In looking at Figure 1, camp leaders are challenged to understand their high return rate of campers while seeing results showing a low percentage of campers who have a real sense of belonging at camp. Youth programs must make a choice about whether to be merely satisfied with returning campers or to press beyond “happy to return” in favor of providing developmentally optimal experiences that promote belonging, decision-making, and leadership. The latter often requires program leaders to change from a model of efficiency in decision-making to a model of allowing youth to learn the challenges of leadership and decision-making. This is a skill that will benefit campers for life and will enhance their sense of belonging.

Learning About Youth Involvement

When faced with the reality of very low youth involvement indicators that left a huge gap requiring growth, the PIP camps rose to the challenge. All twenty-three camps in the PIP project made an effort to address the need for decision-making, leadership, and belonging. Eighty-three percent of the PIP camps saw their efforts result in significant improvement in youth involvement! Intentionality does make a difference!

Perhaps none of the other three developmental areas provided the impetus for as much soul-searching as youth involvement did. When directors in the PIP process (or in conference workshop sessions for that matter) saw these low benchmarks, expressions of disbelief, doubt, and a healthy dose of “Lake Woebegone-ism” appeared on their faces. Surely, their campers were above this very low average! Certainly, the survey questions must not have been very good. Undoubtedly, their campers would see this situation quite differently. Of course, this was wishful thinking as they soon found out.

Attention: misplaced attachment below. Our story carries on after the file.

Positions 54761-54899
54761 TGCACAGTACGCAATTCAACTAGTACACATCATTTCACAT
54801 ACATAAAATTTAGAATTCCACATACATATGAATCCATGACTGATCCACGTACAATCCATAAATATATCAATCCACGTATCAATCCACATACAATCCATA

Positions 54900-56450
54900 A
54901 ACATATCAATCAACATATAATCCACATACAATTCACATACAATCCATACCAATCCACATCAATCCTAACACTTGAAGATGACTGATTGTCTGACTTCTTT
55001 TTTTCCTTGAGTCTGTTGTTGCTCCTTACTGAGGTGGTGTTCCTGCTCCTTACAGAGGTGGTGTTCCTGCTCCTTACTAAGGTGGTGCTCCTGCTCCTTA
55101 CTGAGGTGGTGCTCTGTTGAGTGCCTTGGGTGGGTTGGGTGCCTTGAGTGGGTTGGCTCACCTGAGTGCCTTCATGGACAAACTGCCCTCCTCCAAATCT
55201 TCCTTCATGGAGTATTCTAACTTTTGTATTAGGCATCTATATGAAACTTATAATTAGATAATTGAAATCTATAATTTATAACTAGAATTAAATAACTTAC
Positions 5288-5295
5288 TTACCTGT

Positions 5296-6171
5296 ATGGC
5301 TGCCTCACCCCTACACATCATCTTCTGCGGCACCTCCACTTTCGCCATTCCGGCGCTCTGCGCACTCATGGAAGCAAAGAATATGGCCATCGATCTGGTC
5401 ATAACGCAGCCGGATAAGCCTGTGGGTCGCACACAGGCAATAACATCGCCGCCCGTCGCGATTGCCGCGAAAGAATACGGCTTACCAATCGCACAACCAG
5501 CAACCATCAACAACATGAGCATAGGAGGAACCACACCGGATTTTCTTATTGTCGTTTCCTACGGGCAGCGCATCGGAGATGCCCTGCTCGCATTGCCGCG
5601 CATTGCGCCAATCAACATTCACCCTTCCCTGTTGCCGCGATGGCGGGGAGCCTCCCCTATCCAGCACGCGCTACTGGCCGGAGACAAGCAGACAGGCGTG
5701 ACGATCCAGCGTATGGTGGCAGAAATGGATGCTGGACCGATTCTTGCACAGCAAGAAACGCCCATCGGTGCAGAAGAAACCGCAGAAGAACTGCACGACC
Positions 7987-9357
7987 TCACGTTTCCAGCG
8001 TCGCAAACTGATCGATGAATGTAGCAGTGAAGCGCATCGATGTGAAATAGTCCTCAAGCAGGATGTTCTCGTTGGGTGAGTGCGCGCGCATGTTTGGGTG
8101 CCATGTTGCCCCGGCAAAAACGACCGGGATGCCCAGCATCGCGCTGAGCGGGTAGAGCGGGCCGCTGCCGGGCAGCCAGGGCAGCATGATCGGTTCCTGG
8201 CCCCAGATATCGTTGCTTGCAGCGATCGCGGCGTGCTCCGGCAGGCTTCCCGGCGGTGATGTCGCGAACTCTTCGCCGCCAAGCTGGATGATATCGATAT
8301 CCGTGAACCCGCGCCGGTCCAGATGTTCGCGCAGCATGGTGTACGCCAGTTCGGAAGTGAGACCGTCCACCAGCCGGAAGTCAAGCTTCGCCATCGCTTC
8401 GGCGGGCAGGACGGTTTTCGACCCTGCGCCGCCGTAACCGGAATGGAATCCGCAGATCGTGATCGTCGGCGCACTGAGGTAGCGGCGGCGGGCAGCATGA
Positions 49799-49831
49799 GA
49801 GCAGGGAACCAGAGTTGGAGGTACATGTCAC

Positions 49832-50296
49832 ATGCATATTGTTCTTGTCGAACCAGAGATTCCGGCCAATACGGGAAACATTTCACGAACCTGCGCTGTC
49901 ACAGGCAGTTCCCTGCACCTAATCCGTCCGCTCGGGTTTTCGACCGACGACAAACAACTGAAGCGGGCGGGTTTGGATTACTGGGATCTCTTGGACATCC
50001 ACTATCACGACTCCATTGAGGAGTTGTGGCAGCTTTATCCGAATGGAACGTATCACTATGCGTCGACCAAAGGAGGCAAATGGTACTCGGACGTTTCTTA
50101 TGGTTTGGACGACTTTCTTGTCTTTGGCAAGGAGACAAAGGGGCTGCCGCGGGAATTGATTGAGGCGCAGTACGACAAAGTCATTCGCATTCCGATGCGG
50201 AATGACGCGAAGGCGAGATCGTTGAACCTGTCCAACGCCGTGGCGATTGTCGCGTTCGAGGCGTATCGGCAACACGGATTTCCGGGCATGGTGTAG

The reality was sobering. When the PIP directors discussed the survey results with their campers, the campers were not surprised at the results. Karen Lubecki of Camp Glengarra (a girls’ camp with a girl-planning focus and mission) described it this way: “The campers felt they really didn’t have a voice in anything. Everything was done for them. The staff started out giving them leadership and decision-making authority, but soon took it away from them when the process took too long, or the staff didn’t like the decisions that were about to be made. All the campers seemed quite verbal about this fact. I didn’t find any camper who expressed it differently. Campers wanted more responsibility, but it was denied them.”

At Camp Miniwanca, Craig VanKempen learned that campers wanted a lot more choices about how to spend their time. The Miniwanca staff also learned that new campers had trouble “breaking in” to camp and feeling like they belonged, because no one bothered to really teach them the camp songs and traditions.

In both camps, campers wanted more say about their cabin/tent mates. Older campers and returning campers wanted opportunities to help new or younger campers. Campers who “know the ropes” could help new campers learn the songs, the traditions, and the way to be true “Miniwanca/Glengarra/Your Camp” campers. Staff often “treated them like babies” in the words of campers. Staff gave them a task or let them choose a responsibility but took it away from them as soon as it seemed to not go the way the staff wanted it to go.